Ann Temkin assumed the role of Chief Curator of Painting and Sculpture in 2008, after joining The Museum of Modern Art in 2003 as Curator. During her tenure, Ms. Temkin has focused especially on the acquisitions program of the Department of Painting and Sculpture, and on reimagining the Museum’s collection galleries. The acquisitions program has followed a three-pronged approach: to strengthen the holdings of landmark works by modern artists whom the Museum collects in depth; to widen its breadth with works by historical artists new to the department’s collection, especially women, artists of African descent, and artists working outside of Europe and North America; and to collect actively from the new generation of artists working today.
Ms. Temkin is currently preparing an exhibition of the work of Donald Judd. Exhibitions she has organized or co-organized at MoMA include Picasso Sculpture (2015), Robert Gober: The Heart Is Not a Metaphor (2014), Jasper Johns: Regrets (2014); Ileana Sonnabend: Ambassador for the New (2013); Ellsworth Kelly: Chatham Series (2013); Claes Oldenburg: The Street and The Store and Mouse Museum/Ray Gun Wing (2013); Abstract Expressionist New York (2010); Gabriel Orozco (2009); and Color Chart: Reinventing Color, 1950 to Today (2008).
From 1990 to 2003, Ms. Temkin was the Muriel and Philip Berman Curator of Modern and Contemporary Art at the Philadelphia Museum of Art. Her exhibitions there included Barnett Newman (2002), Alice Neel (2001), Constantin Brancusi (1995), and Thinking Is Form: The Drawings of Joseph Beuys (1994), as well as a series of contemporary projects titled Museum Studies. Ms. Temkin is an ex-officio Trustee at the Institute of Fine Arts, New York University and a member of the California Institute of the Arts Board of Overseers. She was born in Connecticut, and received her BA from Harvard University and her PhD in the history of art from Yale University.
Photo: Peter Ross
“Sometimes you have to look way outside to realize what you have within,” he added. Among those who are said to have been considered are Paul Schimmel, chief curator at the Museum of Contemporary Art in Los Angeles; Philippe Vergne, the former deputy director of the Walker Art Center in Minneapolis and the new director of the Dia Art Foundation; and Donna De Salvo, chief curator at the Whitney Museum of American Art.
One of Ms. Temkin’s long-term challenges will be planning the reinstallation of the collection as the museum adds roughly 50,000 square feet of gallery space. Plans call for the Modern to extend its galleries on the second, fourth and fifth floors into a 75-story tower designed by the architect Jean Nouvel that is to be completed in three or four years.
Ms. Temkin said that one of her priorities would be to “change our viewers’ experience in many ways,” especially by integrating painting and sculpture with other mediums. The Modern and many other museums still have separate departments for painting and sculpture, film and video, and prints and drawings.
Ms. Temkin called that approach outdated. She said that she planned to “reflect the way artists work today, where these divisions are far less prevalent.”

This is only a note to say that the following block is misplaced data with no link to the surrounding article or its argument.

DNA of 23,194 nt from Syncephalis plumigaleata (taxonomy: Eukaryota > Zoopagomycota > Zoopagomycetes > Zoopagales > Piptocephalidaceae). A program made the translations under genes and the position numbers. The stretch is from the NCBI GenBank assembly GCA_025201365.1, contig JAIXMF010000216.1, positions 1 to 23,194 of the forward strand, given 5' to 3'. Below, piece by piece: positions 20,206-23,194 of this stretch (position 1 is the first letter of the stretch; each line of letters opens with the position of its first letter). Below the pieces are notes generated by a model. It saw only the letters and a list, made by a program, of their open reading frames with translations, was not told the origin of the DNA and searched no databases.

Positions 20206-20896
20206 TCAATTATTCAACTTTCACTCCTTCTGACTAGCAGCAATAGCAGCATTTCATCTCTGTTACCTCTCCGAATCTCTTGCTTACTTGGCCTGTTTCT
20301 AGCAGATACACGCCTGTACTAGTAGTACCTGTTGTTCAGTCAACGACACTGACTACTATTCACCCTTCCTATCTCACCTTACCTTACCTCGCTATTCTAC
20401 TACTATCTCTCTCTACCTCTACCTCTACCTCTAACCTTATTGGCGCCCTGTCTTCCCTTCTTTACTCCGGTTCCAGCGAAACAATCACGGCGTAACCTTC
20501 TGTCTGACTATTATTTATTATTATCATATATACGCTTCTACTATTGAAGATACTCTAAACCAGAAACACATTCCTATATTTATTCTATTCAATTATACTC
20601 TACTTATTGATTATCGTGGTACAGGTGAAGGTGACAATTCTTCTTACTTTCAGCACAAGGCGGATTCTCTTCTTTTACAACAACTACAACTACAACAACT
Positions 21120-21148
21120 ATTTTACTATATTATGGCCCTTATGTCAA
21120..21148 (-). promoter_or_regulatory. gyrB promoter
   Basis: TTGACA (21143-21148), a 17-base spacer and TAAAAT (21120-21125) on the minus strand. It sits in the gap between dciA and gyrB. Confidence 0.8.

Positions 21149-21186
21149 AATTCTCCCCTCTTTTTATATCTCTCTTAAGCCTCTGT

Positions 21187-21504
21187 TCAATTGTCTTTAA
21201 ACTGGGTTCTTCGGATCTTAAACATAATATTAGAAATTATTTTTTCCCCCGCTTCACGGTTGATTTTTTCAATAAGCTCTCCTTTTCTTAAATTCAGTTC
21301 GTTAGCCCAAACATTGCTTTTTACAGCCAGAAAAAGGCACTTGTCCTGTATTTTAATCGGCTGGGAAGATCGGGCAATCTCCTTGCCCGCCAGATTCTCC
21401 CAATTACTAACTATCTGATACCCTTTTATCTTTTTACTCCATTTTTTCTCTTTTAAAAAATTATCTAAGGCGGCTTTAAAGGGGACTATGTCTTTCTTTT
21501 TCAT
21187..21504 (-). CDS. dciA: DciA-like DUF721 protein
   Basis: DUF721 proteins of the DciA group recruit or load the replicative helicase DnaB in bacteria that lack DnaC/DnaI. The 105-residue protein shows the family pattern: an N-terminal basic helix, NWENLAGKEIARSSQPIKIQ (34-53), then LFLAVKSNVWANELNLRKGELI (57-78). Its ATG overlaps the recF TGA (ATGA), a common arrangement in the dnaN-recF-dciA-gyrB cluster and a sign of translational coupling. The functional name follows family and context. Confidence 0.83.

She also intends to change the works in the permanent galleries more frequently. “I’d like to mix the foundation of the collection in new ways, to animate those galleries so they are constantly full of unexpected revelations,” she said.
Unlike Mr. Elderfield, whose chief scholarly interests ranged from artists like Bonnard, Picasso and Matisse to postwar artists like Bridget Riley and Richard Diebenkorn, Ms. Temkin is more firmly grounded in postwar and contemporary art, keeping up with many notable figures working today.
She earned her doctorate in art history at Yale and worked at the Modern from 1984 to 1987 as a curatorial assistant in the painting and sculpture department. Taking the job of curator of modern and contemporary art at the Philadelphia Museum of Art in 1990, she organized exhibitions on artists including Barnett Newman, Alice Neel and Raymond Pettibon.
On Mr. Elderfield’s watch, the Modern hired Ms. Temkin in 2003 to work on a curatorial team in the painting and sculpture department. In addition to helping reinstall painting and sculpture galleries when the museum reopened in 2004, she organized shows like “Color Chart: Reinventing Color, 1950 to Today,” which closed in May, and “Against the Grain: Contemporary Art From the Edward R. Broida Collection,” in 2006.
This spring and summer she rearranged several of the museum’s painting and sculpture collection galleries, including those devoted to Abstract Expressionism, Pop, Minimalism and Postminimalism, and organized one of the museum’s “Focus” series installations, a gallery of work by Joseph Beuys.
She has also been responsible for important acquisitions of works by artists like Beuys, Donald Judd, Robert Gober and Matthew Barney. She will coordinate the New York version of “Martin Kippenberger: The Problem Perspective,” a show organized by the Museum of Contemporary Art in Los Angeles that arrives at MoMA in February. She is also at work on an exhibition of the Mexican artist Gabriel Orozco that is expected to open in December 2009.
Among her publications are works on Newman, Neel, Beuys and Mr. Pettibon.
“One of the big advantages is that we’ve had the benefit of seeing how scholarly Ann is,” said Leon D. Black, a longtime MoMA board member who is chairman of the trustee’s painting and sculpture committee.
The Modern’s next hiring challenge is finding a replacement for Alanna Heiss, founding director of its P.S. 1 Contemporary Art Center in Queens, who retires at the end of the year.Continue reading the main story